“[For instructors,] as our class sizes increase, so does our workload. As the number of classes we teach increases, so does our workload. As the importance of research rises, the capacity we have for teaching decreases. We are left having to make instructional decisions to help us manage our workload, rather than maximize the learning in our classes. 

“Students also have substantial workloads. In addition to coursework, many have jobs and most have family and friends seeking their time and attention. Acknowledging these other demands on their time can help students behave with integrity.”

Creating an environment that promotes academic integrity

In his own classes, Laitsch promotes academic integrity—and shifts the focus from grades to learning—by minimizing competition, redefining fairness, and taking into account instructor and student capacity. 

He cites his non-comparative approach to assessment as an example.

“For most of my classes I’ve moved to providing ungraded feedback, offering students unlimited test and quiz retakes or revisions in response to my feedback until they get the product they are happy with, rather than the grade.

“At the end of the term, we then meet together and negotiate a final grade based on our own understanding of the student’s learning. That discussion is valuable to both the student and to me in thinking about and understanding their learning over the semester and, indirectly, it helps the student see how cheating has a negative impact on their own learning.”

He also takes a flexible approach to his course requirements.

“Rather than focusing on fairness and equality, I try to focus on fairness and equity—that is, how can I help each student get as much as possible out of my class and their time with me? To do that, I have to be open to each student’s story—both in my class and in their daily lives. If their workload becomes unmanageable, or deadlines untenable, to me it is fair and equitable for me to adjust my own expectations.”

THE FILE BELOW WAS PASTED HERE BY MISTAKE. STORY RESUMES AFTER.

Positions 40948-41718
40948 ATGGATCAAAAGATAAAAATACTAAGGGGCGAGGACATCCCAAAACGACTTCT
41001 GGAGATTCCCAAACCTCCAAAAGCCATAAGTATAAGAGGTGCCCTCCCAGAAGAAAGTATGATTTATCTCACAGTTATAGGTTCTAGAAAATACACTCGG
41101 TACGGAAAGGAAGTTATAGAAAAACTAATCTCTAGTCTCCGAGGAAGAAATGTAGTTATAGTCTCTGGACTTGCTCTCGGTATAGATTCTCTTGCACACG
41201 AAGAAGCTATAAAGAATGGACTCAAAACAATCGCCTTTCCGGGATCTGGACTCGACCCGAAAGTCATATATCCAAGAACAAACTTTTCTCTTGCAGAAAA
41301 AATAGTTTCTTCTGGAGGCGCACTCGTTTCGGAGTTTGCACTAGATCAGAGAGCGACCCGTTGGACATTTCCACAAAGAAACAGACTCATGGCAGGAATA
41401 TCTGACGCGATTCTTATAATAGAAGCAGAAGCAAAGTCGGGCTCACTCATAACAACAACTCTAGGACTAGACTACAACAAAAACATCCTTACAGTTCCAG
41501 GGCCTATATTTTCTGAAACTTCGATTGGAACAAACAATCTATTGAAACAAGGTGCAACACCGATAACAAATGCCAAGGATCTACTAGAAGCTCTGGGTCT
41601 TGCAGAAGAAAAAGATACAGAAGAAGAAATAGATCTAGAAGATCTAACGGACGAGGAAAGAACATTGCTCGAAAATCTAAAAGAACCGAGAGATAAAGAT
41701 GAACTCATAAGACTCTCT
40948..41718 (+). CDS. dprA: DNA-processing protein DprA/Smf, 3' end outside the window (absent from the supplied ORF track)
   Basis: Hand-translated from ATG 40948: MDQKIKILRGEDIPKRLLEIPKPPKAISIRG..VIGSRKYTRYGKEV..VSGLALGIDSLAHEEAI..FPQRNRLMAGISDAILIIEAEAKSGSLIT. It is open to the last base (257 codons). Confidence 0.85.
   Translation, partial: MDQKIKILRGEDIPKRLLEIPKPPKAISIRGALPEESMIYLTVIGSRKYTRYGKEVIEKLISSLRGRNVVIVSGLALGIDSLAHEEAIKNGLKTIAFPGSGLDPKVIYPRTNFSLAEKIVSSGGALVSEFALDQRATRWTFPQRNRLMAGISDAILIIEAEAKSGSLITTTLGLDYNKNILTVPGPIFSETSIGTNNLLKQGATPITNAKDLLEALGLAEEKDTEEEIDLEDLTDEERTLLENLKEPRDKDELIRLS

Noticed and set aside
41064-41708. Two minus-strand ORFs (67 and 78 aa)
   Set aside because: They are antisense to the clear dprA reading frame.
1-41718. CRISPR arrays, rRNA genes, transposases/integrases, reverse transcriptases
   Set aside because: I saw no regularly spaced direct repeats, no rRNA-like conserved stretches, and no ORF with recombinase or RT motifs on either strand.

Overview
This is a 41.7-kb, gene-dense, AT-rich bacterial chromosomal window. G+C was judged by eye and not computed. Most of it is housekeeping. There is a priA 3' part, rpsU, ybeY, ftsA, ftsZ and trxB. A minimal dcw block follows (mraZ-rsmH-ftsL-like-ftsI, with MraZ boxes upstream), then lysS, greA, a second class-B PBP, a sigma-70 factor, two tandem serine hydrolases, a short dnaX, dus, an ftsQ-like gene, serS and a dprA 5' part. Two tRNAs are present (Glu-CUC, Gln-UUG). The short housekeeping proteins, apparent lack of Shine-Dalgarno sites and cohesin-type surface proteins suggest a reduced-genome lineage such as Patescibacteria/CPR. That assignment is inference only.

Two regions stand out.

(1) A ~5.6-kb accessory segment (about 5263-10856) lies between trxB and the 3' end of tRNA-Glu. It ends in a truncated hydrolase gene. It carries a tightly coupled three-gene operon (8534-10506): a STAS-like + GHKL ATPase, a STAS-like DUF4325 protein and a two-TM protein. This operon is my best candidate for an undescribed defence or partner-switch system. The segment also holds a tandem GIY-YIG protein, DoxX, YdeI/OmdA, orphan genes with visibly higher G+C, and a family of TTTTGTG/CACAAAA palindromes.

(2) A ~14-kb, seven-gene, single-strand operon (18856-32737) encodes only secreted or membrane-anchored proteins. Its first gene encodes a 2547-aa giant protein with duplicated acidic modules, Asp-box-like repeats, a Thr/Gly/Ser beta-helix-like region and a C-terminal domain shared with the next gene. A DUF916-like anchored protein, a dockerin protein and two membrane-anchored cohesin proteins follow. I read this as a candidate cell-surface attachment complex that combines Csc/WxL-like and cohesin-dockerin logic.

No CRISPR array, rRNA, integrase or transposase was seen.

Of course, that raises the issue of instructor capacity. Aren’t standardized, computer-scored tests the only way to cope when evaluating classes that can contain hundreds of students?

“In many ways,” says Laitsch, “this challenge requires an institutional response. However, moving away from a competitive view of education can empower better decisions, even in these contexts. If we aren’t trying to create an artificial grade distribution, we can allow students to retake tests and use their books and notes, empowering their learning without taxing our capacity to assess. After all, when was the last time any of us did work that prohibited us from consulting our notes, texts or other research?”

Shifting the discussion

Ultimately, he prefers to shift the academic integrity discussion toward a discussion of the “drivers of learning—that is, why are students in our classes to begin with, and how can we support their learning goals so that fully engaging in the course content becomes personally valuable to them to begin with?”

That, he suggests, will lead to solutions that help each student “work with integrity as a supportive member of an active learning community.”

Related links

Dan Laitsch’s faculty bio page